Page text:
Eleven days after they arrived at Cullin-la-ringo, on the 17th October, 1861, there took place Australia's biggest-ever massacre of whites by blacks.

Wills's party of 25 had been on the road for 8 months. The expedition was the best equipped party ever to set out for that part of the country, and the blacks must have been most impressed by the numerous drays and wagons, horses, cattle, bullocks and dogs, not to mention their 10,000 sheep. Though Horace Wills had had great experience of the blacks in Victoria, and was on very friendly terms with those round his property there, - he even spoke their language - he was nevertheless suspicious of new tribes, and his party was equipped with the most complete lot of firearms ever taken out by any of the early squatters.

Small parties of blacks, all looking peaceful enough - and doubtless all looking exactly alike - kept coming and going round his camp. Wills had treated them well in the short time he had been there. On the day in question, little groups of athletic blacks gradually appeared, until they numbered about 50. They mingled with the whites, and all had their hands behind their backs, and were careful to face the party. Suddenly one old black gave the cry of the black cockatoo - " Karr-nah-karr-nah" and in a flash each native's hand brought out the nullah it held, and Wills's people were struck down in one swift act.

Tom Wills and 4 others were fortunately absent at the time. The story reached civilisation through one man, John Moore, who escaped. He had been lying down in a hut after lunch, but finding the heat very oppressive, he went out and lay down a few yards away in a thicket in the shade. He dozed off, but was awakened by the shouting; he saw a native push someone, whom he took to be Mrs Baker, to the ground. He heard a shrill cry of "Murder!", and the sound of heavy blows. Fortunately, a mob of unattended sheep came by, and by crawling on all fours in the centre of them, he was able to reach a creek bed unobserved. Will's horse was nearby, tied to a tree, but he feared to make a rush for it in case he was seen and caught. He spent the night making his way to Rainworth Station, owned by a Mr Gregson; he arrived about 7 o'clock in the morning and told his terrible story.

Mr Gregson was shearing at the time, and promptly mustered a party and set out for Cullin-la-ringo, but they did not arrive till late that night. Nothing was done till morning, when a truly ghastly sight met their horrified gaze. Horatio's body was 2 or 3 yards in front of his tent, with a revolver near his right hand and a double-barreled gun bear the left. One shot had been fired from the revolver. Some of the women still had sewing in their hands and the little children, with their skulls battered in, were lying near their dead mothers, to whom they had obviously run for protection. The cook, who occupied the hut which Moore had left, was lying dead near the fire. One of the bullock drivers, who had been drawing logs for the sheep yards the men were making, was found dead near his bullocks with his whip still in his hand. The bullocks were still yoked up, but three were strangled. A man who had been helping with the logs was also dead, and another man was found dead a mile and a half away, where they had been making a yard for ewes and lambs. They had fought hard for their lives with tent poles. Their bodies were terribly mutilated. In all they found 19 dead.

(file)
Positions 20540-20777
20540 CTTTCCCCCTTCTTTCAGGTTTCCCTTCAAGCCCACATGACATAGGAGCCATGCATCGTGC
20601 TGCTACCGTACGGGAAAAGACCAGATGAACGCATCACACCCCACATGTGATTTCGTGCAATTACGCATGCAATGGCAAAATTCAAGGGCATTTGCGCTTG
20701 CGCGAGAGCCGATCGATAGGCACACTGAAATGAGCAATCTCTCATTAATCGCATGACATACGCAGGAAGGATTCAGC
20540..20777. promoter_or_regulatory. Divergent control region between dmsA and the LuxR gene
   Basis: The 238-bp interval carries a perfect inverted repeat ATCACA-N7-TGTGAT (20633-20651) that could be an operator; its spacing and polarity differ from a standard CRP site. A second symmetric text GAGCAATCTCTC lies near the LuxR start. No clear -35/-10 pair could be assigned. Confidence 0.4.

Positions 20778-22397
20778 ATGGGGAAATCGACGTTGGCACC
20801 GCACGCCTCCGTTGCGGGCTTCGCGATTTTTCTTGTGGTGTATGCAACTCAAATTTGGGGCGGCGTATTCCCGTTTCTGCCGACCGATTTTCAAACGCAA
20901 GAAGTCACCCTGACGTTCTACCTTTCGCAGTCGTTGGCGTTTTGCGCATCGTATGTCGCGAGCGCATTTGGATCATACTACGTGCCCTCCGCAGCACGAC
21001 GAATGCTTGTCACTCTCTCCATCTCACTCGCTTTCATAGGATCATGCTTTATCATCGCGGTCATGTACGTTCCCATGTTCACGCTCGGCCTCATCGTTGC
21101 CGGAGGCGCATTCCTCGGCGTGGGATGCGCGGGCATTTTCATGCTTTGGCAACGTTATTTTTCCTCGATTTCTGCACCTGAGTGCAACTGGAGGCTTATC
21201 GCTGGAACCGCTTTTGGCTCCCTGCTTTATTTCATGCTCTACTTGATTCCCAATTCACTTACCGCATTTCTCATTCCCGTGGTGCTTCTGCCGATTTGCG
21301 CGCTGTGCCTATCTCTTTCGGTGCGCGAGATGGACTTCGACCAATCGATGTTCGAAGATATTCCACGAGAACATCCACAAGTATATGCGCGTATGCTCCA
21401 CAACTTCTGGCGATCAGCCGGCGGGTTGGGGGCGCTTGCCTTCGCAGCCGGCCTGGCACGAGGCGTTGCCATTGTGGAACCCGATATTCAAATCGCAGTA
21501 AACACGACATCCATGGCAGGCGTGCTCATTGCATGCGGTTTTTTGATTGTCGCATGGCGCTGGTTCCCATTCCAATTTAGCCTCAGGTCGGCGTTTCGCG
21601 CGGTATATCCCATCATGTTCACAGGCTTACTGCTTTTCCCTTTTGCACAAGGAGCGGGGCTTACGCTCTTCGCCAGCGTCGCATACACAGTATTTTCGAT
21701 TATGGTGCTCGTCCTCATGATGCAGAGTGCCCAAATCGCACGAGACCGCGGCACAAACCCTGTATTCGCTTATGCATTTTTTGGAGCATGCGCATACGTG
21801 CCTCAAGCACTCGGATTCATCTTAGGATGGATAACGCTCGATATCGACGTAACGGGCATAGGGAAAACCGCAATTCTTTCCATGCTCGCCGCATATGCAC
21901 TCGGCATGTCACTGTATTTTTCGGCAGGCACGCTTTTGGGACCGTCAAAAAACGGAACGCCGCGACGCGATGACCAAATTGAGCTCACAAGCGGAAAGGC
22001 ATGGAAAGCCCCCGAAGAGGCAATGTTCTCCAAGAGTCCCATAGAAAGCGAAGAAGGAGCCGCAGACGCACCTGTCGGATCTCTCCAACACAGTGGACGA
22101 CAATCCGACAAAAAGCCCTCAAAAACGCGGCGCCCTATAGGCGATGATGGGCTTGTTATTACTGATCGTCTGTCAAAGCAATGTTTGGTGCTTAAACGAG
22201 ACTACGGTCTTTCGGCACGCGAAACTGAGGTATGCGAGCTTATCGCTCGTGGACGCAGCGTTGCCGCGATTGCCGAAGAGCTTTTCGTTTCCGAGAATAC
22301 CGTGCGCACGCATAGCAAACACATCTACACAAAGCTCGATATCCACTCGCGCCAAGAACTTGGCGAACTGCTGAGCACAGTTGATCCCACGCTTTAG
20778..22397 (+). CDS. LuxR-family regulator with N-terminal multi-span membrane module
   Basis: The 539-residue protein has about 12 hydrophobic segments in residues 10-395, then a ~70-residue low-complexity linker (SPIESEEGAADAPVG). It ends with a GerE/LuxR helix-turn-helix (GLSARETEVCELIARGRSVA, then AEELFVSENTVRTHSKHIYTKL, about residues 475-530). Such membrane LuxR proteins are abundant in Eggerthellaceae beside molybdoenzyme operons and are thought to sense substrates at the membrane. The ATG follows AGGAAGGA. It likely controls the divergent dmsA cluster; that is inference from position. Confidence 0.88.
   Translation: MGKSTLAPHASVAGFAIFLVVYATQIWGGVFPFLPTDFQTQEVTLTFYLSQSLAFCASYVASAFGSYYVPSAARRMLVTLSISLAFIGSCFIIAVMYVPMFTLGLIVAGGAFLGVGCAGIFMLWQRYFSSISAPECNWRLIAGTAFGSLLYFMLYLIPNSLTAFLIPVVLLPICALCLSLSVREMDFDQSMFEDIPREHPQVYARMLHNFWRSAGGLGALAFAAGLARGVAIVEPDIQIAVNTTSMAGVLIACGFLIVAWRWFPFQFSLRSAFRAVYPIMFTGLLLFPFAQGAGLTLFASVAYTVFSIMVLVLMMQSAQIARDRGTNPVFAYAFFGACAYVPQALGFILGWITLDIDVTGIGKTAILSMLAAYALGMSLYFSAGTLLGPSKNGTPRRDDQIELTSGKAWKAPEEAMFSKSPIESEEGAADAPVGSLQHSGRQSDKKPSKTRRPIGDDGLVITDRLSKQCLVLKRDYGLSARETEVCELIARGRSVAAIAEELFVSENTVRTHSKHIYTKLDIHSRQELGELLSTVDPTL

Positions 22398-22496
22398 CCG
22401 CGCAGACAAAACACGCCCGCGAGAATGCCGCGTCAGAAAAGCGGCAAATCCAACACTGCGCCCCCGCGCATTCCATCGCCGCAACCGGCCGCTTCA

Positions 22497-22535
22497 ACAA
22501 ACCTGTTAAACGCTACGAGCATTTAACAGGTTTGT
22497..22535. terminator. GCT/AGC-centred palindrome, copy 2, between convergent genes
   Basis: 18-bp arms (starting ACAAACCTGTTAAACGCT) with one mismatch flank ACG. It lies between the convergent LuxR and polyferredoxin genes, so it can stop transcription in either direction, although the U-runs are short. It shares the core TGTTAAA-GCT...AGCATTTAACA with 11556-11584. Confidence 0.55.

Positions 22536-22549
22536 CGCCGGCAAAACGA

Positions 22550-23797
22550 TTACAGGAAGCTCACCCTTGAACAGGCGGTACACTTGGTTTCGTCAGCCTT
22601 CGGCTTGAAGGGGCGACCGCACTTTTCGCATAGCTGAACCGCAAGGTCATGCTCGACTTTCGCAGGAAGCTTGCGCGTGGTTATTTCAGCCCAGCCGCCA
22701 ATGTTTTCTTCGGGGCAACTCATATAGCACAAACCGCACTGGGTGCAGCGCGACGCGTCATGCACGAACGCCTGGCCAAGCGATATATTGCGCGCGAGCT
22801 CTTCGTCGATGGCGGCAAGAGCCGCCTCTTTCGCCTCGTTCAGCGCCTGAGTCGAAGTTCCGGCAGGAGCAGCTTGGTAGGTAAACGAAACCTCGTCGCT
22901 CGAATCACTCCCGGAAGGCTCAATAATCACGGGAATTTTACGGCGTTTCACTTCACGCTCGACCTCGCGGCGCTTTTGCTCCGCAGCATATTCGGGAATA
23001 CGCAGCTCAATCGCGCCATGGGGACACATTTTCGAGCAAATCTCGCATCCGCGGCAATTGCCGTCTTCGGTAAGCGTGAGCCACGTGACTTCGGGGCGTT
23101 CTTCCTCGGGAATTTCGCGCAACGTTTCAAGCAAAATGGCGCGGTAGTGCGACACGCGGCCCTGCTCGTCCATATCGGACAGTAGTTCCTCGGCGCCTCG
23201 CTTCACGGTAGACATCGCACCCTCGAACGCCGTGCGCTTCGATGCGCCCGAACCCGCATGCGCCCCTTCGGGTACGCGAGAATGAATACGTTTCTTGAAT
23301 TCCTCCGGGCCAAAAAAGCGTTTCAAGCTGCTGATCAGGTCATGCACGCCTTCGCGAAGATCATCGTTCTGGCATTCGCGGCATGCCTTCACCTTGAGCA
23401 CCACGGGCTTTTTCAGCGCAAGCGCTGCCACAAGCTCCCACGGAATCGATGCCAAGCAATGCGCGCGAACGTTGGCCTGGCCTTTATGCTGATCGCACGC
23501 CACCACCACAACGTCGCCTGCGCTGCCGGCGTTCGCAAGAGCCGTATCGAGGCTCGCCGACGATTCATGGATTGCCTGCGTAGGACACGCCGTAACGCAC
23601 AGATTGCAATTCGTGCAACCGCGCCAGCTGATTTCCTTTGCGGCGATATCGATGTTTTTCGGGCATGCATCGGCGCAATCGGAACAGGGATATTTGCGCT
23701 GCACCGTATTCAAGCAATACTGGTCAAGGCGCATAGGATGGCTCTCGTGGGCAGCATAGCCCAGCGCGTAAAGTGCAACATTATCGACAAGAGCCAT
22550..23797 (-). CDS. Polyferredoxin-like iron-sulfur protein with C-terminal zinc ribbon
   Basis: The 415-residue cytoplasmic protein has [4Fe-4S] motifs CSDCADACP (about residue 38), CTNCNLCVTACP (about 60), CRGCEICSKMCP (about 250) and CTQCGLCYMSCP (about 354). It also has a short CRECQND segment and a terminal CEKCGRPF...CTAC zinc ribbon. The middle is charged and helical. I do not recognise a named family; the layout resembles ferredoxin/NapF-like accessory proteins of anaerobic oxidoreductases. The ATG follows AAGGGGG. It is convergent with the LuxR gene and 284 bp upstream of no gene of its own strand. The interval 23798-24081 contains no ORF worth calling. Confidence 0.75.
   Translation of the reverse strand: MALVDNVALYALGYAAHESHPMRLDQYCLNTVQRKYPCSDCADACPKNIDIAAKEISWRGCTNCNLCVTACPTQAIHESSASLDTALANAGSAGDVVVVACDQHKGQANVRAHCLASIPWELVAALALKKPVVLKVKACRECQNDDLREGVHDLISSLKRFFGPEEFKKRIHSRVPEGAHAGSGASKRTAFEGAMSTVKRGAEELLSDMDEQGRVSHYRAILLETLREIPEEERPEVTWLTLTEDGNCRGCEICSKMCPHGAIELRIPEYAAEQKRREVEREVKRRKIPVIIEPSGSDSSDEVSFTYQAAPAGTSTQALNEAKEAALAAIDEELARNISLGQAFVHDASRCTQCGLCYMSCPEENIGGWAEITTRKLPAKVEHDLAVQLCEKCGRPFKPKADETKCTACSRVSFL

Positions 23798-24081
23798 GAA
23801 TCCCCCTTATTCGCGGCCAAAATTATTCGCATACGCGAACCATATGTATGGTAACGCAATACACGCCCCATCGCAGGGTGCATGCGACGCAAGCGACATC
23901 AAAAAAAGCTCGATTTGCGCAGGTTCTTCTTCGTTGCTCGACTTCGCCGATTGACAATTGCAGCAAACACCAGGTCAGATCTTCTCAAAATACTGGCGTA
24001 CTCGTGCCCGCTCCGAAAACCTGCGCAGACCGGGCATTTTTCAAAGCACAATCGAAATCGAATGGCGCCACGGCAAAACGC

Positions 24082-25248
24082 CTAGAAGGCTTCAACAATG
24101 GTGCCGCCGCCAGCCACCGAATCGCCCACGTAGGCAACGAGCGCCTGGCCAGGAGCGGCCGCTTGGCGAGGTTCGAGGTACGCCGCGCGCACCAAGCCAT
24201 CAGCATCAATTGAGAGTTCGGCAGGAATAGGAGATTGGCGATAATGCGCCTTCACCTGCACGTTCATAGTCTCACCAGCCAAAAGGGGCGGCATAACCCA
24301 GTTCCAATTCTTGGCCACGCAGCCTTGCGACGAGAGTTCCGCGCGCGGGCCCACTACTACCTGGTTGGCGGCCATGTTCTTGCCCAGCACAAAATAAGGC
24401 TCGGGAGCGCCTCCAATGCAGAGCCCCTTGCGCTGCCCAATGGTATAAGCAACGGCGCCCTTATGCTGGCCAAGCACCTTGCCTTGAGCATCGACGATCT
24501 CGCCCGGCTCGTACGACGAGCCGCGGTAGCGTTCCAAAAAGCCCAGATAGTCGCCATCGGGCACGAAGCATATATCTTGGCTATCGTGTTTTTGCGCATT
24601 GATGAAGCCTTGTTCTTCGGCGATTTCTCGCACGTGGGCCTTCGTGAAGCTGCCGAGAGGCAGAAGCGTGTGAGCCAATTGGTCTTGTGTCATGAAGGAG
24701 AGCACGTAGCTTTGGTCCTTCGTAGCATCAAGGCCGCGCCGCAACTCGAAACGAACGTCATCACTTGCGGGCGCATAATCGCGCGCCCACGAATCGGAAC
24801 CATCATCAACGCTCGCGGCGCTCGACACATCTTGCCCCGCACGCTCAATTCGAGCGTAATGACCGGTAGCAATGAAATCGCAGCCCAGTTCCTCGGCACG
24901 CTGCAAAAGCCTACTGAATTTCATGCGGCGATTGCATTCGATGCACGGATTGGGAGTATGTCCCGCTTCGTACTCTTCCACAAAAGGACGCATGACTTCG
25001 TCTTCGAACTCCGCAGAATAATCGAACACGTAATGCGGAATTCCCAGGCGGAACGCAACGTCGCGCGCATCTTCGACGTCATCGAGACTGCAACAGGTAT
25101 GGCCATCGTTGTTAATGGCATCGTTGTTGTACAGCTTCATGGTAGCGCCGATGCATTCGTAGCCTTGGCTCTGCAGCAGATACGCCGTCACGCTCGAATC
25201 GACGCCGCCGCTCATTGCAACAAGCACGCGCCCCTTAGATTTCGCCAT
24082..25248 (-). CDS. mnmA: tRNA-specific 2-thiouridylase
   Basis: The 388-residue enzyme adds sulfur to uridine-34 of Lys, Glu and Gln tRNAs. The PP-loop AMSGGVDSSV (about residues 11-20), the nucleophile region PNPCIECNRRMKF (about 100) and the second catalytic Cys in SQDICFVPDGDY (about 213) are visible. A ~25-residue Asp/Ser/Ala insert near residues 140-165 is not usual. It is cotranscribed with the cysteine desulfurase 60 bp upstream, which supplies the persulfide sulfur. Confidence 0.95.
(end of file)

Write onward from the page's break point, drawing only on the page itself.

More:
The first thing to do was to bury the bodies. The sheep were then collected, all but 300 being found. The camp was a complete wreck, and the only things left were tea and tobacco, flour, sugar, and some pieces of zinc and iron. Cases and boxes had been opened, and blankets, all kinds of clothing, axes, tools, knives, pistols, bullets and even books carried away. A canister of powder had been emptied close to the fire, but did not ignite. All the loaded firearms had been placed on the fire.

The next thing to do was to find the black murderers. In a few miles, Gregson and his party of 9 shearers had passed a number of halting places, where the spoil had apparently been divided, and a lot of things left behind. About 25 miles away they came to the blacks' camp, but waited a mile or two away until morning. At daybreak on the third morning after the massacre, they left their horses behind and crept stealthily up to their camp. There were about 200 to 300 of them, and an attack was made at once, but the blacks climbed up a precipitous hill where the whites could not follow. They found a lot of plunder in the camp, and a lot of native weapons which they proceeded to burn. The blacks, who had been watching closely, raised loud cries at this and threw stones. The natives then spread out and began to descend, and the whites, fearing they would be cut off, retired towards their horses, the natives following.

By this time Mr Macdonald of Yamba had got a party together and set off for Cullin-la-ringo to render what help he could. Native police were also on the tracks of the murderers, and a little over a week after the massacre, a large party of police, native police and civilians tracked down the suspected tribe and herded it into the inescapable gorge at Mount Wnadoo, on the western boundaries of Cullin-la-ringo, a native phrase meaning 'sought and found'.

Between 60 and 70 natives were killed before the police ran out of ammunition. Firearms and other stolen property were recovered.